or document and include revision information. For example: “I certify that this
aircraft has been inspected in accordance with a [insp type] [insp name] Inspection
per [OEM manual or other instruction reference] [revision #] and was determined
to be in Airworthy condition [date accomplished]. Aircraft total time in service: [enter hours] [signature] [certificate number] [certification held]”.
4) Specific inspection program requirements.
a) For an annual and 100-hour inspection:
• Review maintenance record entries to ensure compliance
with all applicable requirements of §
43.11 and §
• Determine that the entries made meet the regulatory
• If possible, verify that a checklist was (or is being)
used while performing the inspection, and if the checklist contains all required inspection items as specified in §
b) For a progressive inspection, ensure that records indicate all of the following:
• The aircraft has had a complete inspection prior to the
start of a progressive inspection program.
• Compliance with the inspection intervals prescribed
in the progressive program.
• Completion of the inspection cycle within 12
• Appropriate use of forms and instructions as explained
in the inspection manual.
5) For aircraft on F1, F2, F3 or F4 programs, ensure the maintenance
records indicate that the owner/operator has selected and identified a program according to §
that the inspection program instructions and procedures have been followed specific to the type of inspection program.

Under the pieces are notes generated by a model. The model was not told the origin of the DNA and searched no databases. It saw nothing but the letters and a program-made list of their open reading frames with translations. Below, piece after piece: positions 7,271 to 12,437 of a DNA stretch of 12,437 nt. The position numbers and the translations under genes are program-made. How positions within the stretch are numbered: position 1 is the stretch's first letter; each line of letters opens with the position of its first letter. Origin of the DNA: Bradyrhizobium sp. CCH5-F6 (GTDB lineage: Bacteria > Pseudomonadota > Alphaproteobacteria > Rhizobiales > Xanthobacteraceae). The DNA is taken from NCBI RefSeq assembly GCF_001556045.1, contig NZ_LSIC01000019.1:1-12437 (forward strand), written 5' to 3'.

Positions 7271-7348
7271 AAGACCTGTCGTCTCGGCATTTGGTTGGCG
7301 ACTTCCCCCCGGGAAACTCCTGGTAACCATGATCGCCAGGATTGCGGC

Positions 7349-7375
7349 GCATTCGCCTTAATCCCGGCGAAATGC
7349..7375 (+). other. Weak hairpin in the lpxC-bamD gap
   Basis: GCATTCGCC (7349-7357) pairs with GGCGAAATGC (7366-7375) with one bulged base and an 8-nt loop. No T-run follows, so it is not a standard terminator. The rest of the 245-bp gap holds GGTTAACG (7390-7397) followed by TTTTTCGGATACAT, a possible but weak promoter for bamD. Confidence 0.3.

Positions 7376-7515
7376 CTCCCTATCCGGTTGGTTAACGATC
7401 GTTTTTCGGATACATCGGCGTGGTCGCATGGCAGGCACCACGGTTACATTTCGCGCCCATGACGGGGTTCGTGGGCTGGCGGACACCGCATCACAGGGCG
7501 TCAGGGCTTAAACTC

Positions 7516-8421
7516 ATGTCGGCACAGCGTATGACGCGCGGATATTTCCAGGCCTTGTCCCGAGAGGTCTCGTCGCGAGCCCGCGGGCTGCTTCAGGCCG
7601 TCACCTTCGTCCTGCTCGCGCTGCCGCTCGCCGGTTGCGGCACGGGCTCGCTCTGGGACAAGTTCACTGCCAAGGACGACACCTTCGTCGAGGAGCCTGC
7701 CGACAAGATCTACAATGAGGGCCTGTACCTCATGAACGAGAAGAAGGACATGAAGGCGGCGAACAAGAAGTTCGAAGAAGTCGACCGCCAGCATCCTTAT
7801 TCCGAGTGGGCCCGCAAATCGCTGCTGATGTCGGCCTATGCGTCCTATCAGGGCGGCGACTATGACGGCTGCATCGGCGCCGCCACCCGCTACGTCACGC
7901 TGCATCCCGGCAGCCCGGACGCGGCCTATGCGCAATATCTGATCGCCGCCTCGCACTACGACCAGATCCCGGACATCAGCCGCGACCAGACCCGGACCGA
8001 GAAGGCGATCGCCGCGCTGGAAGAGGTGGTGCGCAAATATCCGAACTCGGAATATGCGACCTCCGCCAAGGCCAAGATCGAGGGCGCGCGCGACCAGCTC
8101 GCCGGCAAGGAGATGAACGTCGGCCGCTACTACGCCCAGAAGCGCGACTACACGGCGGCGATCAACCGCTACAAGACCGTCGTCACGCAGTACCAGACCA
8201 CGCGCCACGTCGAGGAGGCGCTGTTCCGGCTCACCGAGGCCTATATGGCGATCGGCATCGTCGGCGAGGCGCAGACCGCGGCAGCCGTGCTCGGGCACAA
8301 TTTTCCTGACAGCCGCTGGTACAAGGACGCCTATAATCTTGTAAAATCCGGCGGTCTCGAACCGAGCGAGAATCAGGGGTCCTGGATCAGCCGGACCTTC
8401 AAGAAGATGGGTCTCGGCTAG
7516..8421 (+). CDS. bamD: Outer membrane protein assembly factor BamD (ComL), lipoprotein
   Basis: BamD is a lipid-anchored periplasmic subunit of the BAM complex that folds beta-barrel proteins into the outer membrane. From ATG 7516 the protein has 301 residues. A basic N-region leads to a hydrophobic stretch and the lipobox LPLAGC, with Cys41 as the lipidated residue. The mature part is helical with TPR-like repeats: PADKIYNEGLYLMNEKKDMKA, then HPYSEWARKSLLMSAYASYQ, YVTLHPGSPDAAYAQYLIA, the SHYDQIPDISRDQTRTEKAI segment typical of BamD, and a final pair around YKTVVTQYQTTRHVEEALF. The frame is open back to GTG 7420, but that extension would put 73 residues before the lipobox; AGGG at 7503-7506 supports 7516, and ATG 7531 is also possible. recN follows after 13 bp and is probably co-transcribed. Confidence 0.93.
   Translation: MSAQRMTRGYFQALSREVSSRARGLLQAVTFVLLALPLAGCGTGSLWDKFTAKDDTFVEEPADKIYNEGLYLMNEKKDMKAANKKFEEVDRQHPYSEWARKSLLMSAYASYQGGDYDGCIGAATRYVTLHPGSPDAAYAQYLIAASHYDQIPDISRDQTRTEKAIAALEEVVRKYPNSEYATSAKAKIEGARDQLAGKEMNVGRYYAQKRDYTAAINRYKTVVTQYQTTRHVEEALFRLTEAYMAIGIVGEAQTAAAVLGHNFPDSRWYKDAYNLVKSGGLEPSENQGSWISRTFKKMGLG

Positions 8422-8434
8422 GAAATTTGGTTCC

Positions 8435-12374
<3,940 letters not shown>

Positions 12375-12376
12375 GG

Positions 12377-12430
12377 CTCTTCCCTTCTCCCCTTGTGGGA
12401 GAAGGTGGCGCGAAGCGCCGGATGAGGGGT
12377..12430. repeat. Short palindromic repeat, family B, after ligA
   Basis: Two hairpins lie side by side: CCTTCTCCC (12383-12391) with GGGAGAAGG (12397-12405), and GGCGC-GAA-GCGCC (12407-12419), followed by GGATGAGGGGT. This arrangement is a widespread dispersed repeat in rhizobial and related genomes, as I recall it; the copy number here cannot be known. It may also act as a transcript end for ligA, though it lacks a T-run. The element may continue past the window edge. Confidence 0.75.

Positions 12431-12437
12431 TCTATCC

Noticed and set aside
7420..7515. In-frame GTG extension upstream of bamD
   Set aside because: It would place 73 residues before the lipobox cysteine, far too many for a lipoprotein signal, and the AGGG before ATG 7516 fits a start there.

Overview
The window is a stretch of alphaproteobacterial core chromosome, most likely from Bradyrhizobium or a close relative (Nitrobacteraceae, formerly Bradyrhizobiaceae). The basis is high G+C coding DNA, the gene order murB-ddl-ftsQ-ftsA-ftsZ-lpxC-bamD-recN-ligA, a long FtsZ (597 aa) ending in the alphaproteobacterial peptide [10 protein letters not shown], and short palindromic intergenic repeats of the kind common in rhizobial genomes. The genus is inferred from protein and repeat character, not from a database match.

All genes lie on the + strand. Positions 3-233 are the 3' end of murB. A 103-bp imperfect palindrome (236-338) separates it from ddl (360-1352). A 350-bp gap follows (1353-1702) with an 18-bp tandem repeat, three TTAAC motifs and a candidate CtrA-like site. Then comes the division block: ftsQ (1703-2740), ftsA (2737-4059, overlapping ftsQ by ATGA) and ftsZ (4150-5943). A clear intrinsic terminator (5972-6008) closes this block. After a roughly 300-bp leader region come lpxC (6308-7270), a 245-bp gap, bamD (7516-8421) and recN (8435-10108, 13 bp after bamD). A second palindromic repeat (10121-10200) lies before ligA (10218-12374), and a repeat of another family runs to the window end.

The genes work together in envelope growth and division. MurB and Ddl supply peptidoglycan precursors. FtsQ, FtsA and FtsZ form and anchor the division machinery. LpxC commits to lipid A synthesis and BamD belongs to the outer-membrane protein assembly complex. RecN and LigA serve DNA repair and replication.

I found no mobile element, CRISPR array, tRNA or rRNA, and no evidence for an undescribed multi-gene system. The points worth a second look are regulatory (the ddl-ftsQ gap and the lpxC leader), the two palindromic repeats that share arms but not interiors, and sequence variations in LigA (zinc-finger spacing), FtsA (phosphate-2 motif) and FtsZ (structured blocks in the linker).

a) For a part
use of a CAMP inspection program from part
121 or part
§ 135.411(a)(2) operator
(F1), ensure that the inspection program is currently in use by the part
and that the make and model is applicable. Although the part
does not have to be affiliated with the part
they almost always are, because the part
must have some legitimate way to gain access to the inspection program.
b) For a part
use of a part
AAIP, approved under §
135.419 (F2), ensure
the AAIP is currently in use by the part
As with the option above, the operator does not need to be affiliated with the part
but they usually are in some way due to the information sharing needed for this type of program to be feasible.
c) For a part
use of the inspection program recommended by the manufacturer (F3), ensure all items required to be inspected have been inspected per the
manufacturer’s recommendations. This includes temporary revisions issued by the Original Equipment Manufacturer (OEM).
d) For a part
use of an approved inspection program under §
ensure the program is approved and that the specific
procedures and intervals defined in the program are being followed. If there are safety concerns with the program, refer to §